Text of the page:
CADFAEL — DEREK JACOBI — ITV 1994–1998
This series is interesting for many reasons. First of all, it is well done in a real setting, with a real abbey church and abbey, Shrewsbury Abbey, real stone and not plywood. The costumes and the quality of life in this twelfth century England are credible. The mud and the dirt are constantly present. The medicine of the time and the agriculture of the time are also in many ways true to what it was. The Benedictines are often called the engineers of the Middle Ages, and they were. A quick look in one episode on the scriptorium is probably not enough about that intellectual and technological importance of the order. They saved the libraries and the knowledge of the Roman Empire and brought it out when needed, particularly starting in the tenth century to develop the green revolution and later on the proto-industrial revolution centered on water mills, a Roman invention that the Romans did not use since they had slaves.
The think that is missing though is the fact that this evolution was based on the religious reform of the 9th century that imposed the fifty two Sundays as days without work, plus the three religious festivities, Nativity, Passion and Assumption, altogether seventy-five days without human work. You can imagine how important it was to invent the horse collar, crop rotation, fertilizing, and these water mills that replaced so many men and women, even children, making the dream of a society centered on religion and without slaves a possible dream. We do not see these realities and these events enough.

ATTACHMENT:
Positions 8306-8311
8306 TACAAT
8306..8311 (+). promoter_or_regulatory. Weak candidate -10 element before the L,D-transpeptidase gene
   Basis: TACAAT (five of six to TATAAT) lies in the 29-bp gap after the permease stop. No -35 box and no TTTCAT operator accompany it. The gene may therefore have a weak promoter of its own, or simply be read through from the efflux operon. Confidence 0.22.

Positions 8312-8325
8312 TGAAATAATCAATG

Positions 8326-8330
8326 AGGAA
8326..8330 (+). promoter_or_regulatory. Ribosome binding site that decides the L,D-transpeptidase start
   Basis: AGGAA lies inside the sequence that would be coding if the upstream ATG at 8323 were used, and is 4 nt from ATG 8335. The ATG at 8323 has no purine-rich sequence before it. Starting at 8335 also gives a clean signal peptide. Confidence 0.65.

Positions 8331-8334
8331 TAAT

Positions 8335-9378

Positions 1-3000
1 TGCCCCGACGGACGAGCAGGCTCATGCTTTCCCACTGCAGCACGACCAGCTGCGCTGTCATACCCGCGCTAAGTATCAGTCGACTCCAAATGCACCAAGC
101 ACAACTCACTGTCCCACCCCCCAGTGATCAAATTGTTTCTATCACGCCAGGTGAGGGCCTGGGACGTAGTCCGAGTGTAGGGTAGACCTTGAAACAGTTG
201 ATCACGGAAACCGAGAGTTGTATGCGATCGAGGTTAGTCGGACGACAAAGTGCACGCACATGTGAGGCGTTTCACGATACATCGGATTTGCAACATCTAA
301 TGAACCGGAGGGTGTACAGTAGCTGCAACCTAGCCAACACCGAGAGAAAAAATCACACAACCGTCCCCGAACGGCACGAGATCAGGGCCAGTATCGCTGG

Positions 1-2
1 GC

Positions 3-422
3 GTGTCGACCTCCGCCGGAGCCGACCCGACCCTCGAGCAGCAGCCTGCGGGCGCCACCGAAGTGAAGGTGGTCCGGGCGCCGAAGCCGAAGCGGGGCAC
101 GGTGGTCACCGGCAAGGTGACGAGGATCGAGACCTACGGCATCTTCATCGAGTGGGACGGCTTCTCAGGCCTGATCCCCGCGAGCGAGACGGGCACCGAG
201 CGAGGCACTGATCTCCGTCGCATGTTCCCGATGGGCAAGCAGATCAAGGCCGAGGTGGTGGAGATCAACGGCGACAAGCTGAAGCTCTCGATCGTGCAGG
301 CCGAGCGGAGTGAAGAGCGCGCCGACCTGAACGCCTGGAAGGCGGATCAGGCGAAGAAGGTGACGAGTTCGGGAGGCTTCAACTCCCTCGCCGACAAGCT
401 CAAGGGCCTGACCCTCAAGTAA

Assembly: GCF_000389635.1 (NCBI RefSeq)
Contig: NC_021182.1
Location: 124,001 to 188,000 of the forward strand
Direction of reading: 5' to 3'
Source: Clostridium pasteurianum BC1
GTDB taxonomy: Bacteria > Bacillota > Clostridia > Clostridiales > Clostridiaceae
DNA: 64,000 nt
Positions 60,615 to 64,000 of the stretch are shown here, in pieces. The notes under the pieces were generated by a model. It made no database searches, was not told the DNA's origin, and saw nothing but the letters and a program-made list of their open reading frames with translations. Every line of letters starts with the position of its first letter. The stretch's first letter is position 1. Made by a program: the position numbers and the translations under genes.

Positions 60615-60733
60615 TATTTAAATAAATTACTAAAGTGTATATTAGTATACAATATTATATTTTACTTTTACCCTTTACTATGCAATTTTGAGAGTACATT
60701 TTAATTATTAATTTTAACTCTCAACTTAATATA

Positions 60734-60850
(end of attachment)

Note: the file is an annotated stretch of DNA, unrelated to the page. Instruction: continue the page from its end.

It is interesting too because many episodes are on the background of a civil war between a king and some rebels. King Stephen reigned from 1135 to 1154. This civil war connected with Wales as for the rebels is depicted as violent, brutal and absolutely unreliable. The monks were supposed to be neutral and at the same time supporting the King. Complicated. It is surprising though that the religious status they had was too often enough to protect them against the villains on either side. But this civil war was only an event that enabled the suspense to work in the episodes.
The main interest is of course in the mysteries and crimes that happen in this context. Brother Cadfael is an ex-crusader who came back and did not hold his promise to go back to the woman he left waiting behind. Instead he joined the Benedictine order. But he developed a vast knowledge on plants and cures for many ailments and his mind was also very speculative about the motivations of people and he was often called upon to investigate this or that strange situation with one or two dead people. He is of course very innovative, and yet we know that these Benedictines were very clever as for disentangling some complicated situation. We of course think of “The Name of the Rose.”
The murders, or at times mysterious deaths, were always dealt with in a modern way and the solution is never really what we expect. The director and the author play on our nerves and let us believe we know, though at times this piece of truth is so obvious that we know they want us to think we know, and the last twist reveals that we were wrong all along, just like Cadfael actually. That makes the stories interesting just at that level and the Crime Scene Investigation is always rich and tricky.
For all these reasons I think this series should satisfy many people who want to be titillated with mystery, crime and a spiritual dimension which is at times perverse but most of the time just real. Some of the monks are real obnoxious people, selfish, self-centered, frankly racist or segregationist. But some others are full of compassion and patience and they are those who carry the day in the end.
Dr. Jacques COULARDEAU